For Ron and Cynthia Ellis, owning a new home means brown bag lunches, no new clothes, no expensive hobbies like sports car racing and no more after-work drinks with friends.
Ron Ellis, 30, a $40,000-a-year anchorman with the Sheridan Broadcasting Network, and Cynthia Ellis, 30, a free-lance writer, recently purchased a $94,000 house near Sixth and Buchanan streets NE.
In doing so, they have joined the ranks of the housing poor. This is a growing class among first-time home buyers here pinched by high prices and runaway interest rates.
"I have patches on my knees again," Ron Ellis says. "You're a slave to owning a home. But, conversely, look at the money I was paying in rent -- $500 a month. And I had no tax deductions, so I might as well sacrifice for the [tax] benefits of buying."
High interest rates mean that most first-time home buyers can afford homes costing up to 1 3/4 times their income rather than double their income, the previous rule of thumb followed by lenders. As a result of the price situation in today's housing market, tomorrow's city will be whiter, richer and older, predict experts like city planning director James O. Gibson.
Another result of the high price of single-family homes has been the popularization of condominium apartments, which are generally about $25,000 cheaper than houses. The former efficiency or one-bedroom apartment is today's starter home. Other middle-income buyers, particularly those with children, simply are leaving the city for less expensive homes in the suburbs.
Like an increasing number of first-time buyers, the Ellises were able to afford their home with the help of VA financing, which requires no down payment and carries a 13 1/2 percent interest rate on the mortgage. But it's still tight.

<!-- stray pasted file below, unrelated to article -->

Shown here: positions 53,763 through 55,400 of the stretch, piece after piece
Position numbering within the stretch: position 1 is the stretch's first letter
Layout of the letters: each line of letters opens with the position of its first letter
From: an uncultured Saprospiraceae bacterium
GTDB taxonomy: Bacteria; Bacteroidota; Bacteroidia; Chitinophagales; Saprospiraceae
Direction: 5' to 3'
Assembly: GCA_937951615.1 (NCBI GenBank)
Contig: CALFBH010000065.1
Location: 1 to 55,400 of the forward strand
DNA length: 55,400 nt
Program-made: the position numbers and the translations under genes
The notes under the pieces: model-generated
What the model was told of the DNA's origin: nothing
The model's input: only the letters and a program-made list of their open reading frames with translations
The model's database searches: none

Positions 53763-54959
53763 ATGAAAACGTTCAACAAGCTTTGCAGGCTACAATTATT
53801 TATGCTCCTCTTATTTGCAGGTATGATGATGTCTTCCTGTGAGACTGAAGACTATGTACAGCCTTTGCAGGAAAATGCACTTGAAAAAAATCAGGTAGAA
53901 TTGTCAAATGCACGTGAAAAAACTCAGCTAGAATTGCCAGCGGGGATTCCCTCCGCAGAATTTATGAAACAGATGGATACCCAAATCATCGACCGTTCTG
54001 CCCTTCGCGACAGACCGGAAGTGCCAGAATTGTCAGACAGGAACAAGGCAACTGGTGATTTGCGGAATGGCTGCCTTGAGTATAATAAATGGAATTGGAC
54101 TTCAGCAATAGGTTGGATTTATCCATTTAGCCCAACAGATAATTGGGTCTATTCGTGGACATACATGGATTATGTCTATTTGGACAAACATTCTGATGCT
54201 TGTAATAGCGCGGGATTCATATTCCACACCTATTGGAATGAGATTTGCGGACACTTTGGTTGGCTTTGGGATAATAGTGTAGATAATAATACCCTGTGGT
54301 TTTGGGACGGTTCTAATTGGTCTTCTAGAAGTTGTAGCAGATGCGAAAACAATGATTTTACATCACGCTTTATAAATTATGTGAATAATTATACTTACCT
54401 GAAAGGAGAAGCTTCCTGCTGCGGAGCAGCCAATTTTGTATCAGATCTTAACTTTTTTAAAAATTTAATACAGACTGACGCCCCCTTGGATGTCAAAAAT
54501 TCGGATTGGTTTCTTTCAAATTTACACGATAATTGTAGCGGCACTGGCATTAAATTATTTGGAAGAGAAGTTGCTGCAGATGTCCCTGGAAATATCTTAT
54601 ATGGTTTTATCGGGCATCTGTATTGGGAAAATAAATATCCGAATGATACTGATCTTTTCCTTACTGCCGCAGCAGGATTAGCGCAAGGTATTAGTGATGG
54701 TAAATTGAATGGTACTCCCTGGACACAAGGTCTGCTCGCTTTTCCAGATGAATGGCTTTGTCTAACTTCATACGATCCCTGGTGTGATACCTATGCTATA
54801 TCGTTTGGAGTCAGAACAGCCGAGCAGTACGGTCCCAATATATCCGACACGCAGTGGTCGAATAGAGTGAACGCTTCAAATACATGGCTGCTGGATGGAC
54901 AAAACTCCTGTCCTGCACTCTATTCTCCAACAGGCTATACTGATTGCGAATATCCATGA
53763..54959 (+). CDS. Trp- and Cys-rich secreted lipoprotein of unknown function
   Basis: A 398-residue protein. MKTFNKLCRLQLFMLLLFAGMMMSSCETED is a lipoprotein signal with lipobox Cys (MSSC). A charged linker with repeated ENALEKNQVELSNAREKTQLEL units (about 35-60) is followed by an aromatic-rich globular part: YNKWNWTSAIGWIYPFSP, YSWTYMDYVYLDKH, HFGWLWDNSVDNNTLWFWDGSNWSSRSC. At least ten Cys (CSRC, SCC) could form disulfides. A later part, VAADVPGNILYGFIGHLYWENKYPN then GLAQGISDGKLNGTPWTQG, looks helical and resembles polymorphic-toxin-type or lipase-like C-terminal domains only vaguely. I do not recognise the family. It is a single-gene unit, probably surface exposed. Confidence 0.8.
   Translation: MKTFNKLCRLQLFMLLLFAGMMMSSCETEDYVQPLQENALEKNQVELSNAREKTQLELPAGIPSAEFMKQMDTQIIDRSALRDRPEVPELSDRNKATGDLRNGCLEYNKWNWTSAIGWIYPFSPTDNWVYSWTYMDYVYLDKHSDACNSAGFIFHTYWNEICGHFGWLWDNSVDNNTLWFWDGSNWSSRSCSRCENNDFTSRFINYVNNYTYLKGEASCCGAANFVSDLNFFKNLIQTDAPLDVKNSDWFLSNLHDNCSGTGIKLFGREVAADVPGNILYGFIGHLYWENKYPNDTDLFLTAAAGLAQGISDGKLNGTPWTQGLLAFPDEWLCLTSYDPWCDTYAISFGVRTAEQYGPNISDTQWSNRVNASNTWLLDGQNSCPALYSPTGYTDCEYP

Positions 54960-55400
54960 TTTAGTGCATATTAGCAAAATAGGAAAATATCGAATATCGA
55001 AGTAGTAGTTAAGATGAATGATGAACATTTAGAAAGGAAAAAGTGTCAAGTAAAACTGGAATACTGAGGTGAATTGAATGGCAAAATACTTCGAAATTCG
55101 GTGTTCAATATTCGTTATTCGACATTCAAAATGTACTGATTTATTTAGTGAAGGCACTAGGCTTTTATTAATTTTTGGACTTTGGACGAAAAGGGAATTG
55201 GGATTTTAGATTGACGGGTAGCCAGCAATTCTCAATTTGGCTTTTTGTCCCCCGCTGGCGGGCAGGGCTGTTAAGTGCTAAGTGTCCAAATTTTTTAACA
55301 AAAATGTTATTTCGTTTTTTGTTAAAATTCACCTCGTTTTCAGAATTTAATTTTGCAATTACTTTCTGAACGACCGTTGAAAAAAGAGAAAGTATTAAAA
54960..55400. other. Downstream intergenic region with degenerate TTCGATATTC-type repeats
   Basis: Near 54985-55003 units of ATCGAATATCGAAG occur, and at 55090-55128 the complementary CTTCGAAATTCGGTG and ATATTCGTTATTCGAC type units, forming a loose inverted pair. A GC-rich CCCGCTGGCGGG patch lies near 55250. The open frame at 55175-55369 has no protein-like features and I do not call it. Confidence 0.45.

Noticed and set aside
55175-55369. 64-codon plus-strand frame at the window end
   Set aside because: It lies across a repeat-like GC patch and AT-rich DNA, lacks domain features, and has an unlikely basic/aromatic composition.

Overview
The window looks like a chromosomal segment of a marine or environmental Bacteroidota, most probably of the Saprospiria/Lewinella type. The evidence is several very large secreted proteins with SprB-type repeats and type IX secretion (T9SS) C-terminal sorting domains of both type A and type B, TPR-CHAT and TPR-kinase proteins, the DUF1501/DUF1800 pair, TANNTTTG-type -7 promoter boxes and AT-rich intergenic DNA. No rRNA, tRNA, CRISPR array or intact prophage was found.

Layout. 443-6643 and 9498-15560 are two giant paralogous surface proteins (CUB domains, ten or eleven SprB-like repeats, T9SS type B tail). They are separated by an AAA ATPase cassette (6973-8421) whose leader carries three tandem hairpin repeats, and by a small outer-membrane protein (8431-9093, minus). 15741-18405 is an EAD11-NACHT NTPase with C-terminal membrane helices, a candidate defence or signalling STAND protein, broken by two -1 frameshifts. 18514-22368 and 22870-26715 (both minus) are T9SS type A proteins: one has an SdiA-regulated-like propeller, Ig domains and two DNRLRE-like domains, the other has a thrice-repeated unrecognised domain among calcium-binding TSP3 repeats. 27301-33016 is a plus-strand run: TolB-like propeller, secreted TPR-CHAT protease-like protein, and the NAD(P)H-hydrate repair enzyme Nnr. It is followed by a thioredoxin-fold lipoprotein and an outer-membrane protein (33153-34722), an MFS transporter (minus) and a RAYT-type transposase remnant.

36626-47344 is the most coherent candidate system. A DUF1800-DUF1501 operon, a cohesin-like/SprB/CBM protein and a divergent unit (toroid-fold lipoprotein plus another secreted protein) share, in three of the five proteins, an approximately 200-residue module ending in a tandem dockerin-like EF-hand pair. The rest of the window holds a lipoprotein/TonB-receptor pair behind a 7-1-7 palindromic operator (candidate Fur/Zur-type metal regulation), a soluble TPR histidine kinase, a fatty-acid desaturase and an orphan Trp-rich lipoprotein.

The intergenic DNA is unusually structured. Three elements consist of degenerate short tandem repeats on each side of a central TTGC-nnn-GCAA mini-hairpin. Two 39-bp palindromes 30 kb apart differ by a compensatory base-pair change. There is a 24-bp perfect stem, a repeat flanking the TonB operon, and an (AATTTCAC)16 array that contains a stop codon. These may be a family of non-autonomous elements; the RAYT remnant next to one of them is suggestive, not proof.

"No greater than 10 percent of those people who would like to buy can qualify for their first home purchase," said R. Lamond Jones, the vice president in charge of mortgages at Perpetual American Savings and Loan, because of the double whammy of high prices coupled with high conventional interest rates of 15 to nearly 16 percent.
The city's costly housing market is reflected in sales figures compiled by Shannon and Luchs, the area's largest real estate company. In 1979, 32 percent of the firm's District home buyers had incomes exceeding $50,000, more than four times the rate for Maryland and six times the rate for Virginia buyers.
It is not surprising that, for the same year in the District, 38 percent of Shannon and Luchs sales were for homes selling for more than $100,000 compared with 16 percent in Maryland and 22 percent in Virginia, said William Ellis, vice president in charge of residential sales.
"It's a tough market," said Don Ramsey, 36, who with his wife, Maxine, was looking in the city for a four-bedroom, two-bath detached home with a fireplace and a patio.
While they could afford such a house in the suburbs, they want to remain in the District. But they can't afford to live in the city and pay the rest of their bills, including college and private-school tuition for their two children. So they have decided to settle for a house with three bedrooms, no yard, smaller rooms and less privacy, said Maxine Ramsey.
On the fringes of Capitol Hill, $110,000 buys a 12- to 15-foot-wide house with two bedrooms, no basement and no bay windows, said broker Dale Denton, adding that "$110,000 doesn't get you much anymore."